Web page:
Some of the UK’s biggest institutional investors have backed a proposal by
the Auditing Practices
Board to allow lead audit partners to stay at large companies for seven
years, two years longer than allowed under current rules.
The Association of British
Insurers, whose members control assets equivalent to a quarter of the UK’s
capital, welcomed the audit watchdog’s proposal to extend the time an audit
engagement partner can stay at a large listed company before moving to another
client, if given permission by the company’s audit committee.
Shareholder groups have previously expressed concerns over audit firms
gaining too cosy a relationship with their clients, undermining the auditor’s
However, Michael McKersie, assistant director, capital markets, at the ABI,
said: ‘The [APB proposal] is the right way to go but any change needs to be done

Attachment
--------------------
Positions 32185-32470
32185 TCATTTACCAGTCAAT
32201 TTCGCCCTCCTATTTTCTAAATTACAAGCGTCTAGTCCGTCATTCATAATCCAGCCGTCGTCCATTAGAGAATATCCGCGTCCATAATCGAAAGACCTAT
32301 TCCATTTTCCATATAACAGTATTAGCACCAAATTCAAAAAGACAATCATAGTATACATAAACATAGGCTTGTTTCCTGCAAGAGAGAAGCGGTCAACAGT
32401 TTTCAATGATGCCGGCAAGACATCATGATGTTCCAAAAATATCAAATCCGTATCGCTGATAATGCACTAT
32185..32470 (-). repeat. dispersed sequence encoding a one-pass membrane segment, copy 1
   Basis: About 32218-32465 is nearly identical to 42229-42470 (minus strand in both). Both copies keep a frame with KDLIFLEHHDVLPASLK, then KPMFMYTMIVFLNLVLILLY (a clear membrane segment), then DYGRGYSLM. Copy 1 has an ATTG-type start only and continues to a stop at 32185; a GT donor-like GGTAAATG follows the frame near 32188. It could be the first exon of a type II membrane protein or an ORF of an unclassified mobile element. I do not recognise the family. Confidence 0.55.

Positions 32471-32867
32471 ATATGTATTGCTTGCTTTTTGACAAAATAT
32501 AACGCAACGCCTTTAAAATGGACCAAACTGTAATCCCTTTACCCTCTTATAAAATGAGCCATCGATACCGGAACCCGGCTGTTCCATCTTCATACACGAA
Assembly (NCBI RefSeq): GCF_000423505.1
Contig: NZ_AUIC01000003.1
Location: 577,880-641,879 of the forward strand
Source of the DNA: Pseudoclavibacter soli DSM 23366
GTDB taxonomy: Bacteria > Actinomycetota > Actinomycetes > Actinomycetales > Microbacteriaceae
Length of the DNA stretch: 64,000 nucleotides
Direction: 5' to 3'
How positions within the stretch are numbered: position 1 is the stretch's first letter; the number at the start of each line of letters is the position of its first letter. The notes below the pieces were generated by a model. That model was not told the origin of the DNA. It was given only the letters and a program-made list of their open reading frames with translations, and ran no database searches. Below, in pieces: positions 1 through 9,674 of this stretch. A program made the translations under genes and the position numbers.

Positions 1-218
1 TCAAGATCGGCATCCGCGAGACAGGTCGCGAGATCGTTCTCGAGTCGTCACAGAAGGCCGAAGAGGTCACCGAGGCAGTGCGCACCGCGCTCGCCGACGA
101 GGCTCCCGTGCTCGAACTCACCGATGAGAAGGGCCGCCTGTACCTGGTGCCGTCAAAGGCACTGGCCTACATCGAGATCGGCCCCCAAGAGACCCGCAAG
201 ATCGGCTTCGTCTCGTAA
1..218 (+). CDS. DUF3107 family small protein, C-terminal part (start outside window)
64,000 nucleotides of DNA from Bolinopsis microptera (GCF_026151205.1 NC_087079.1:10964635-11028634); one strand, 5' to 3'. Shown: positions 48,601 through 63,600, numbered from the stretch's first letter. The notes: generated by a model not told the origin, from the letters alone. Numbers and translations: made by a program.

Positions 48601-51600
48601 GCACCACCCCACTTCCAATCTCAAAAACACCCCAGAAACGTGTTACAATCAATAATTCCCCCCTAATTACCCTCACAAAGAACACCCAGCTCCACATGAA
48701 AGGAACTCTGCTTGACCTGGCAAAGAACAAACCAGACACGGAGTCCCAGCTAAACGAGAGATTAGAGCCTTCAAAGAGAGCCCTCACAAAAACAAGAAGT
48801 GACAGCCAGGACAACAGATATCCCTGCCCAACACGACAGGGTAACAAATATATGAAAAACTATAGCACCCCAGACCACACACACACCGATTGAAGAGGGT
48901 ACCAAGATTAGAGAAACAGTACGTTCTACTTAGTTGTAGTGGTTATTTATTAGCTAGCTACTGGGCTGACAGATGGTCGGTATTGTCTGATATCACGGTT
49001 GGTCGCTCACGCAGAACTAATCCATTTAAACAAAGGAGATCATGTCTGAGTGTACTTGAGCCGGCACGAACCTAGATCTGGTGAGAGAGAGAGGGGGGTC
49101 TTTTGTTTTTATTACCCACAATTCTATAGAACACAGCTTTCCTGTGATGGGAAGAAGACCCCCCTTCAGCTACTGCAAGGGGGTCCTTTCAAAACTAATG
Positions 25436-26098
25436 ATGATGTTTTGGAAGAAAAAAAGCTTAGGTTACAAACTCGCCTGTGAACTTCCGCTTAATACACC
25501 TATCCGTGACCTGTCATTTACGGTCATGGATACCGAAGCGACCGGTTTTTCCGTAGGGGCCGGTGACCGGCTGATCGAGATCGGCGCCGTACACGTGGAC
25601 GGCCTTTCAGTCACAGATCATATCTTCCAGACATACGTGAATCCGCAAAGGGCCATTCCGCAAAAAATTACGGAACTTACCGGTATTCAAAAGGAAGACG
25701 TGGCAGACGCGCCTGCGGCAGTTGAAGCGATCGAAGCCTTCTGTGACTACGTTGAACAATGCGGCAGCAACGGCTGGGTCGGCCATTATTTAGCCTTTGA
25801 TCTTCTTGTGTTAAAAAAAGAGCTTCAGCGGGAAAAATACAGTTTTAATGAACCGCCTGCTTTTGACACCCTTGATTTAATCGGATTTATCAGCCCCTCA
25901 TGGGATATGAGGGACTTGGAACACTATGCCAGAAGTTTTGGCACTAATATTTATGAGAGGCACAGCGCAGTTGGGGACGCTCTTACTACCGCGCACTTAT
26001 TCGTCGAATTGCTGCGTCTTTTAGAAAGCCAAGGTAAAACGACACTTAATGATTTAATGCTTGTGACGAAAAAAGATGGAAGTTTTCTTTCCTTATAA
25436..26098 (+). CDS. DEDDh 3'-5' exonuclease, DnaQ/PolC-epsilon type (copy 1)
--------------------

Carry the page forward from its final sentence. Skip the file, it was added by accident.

within the framework of corporate governance. It would be wrong if seven years
for auditor rotation became the default position.’
The APB consultation on updating ethical standards for auditors, announced
earlier this week, also proposes closing a loophole in rules for firms selling
advisory services to audit clients.
Current APB ethical standards only prohibit key people in an audit team from
being rewarded for selling advisory or consulting services to their audit
client. They do not refer to staff outside the audit team, such as tax partners,
who may play a key role in the audit.
It is considering extending this proposed ban to cover other partners and
staff, even if they play only a minor role in an audit.
The Audit Inspection Unit, another arm of the Financial Reporting Council
alongside the APB, highlighted this loophole in a report on the UK’s seven
biggest auditors last December.
Richard Sexton, PwC’s UK head of assurance, welcomed the APB clarification on
auditors selling advisory services.
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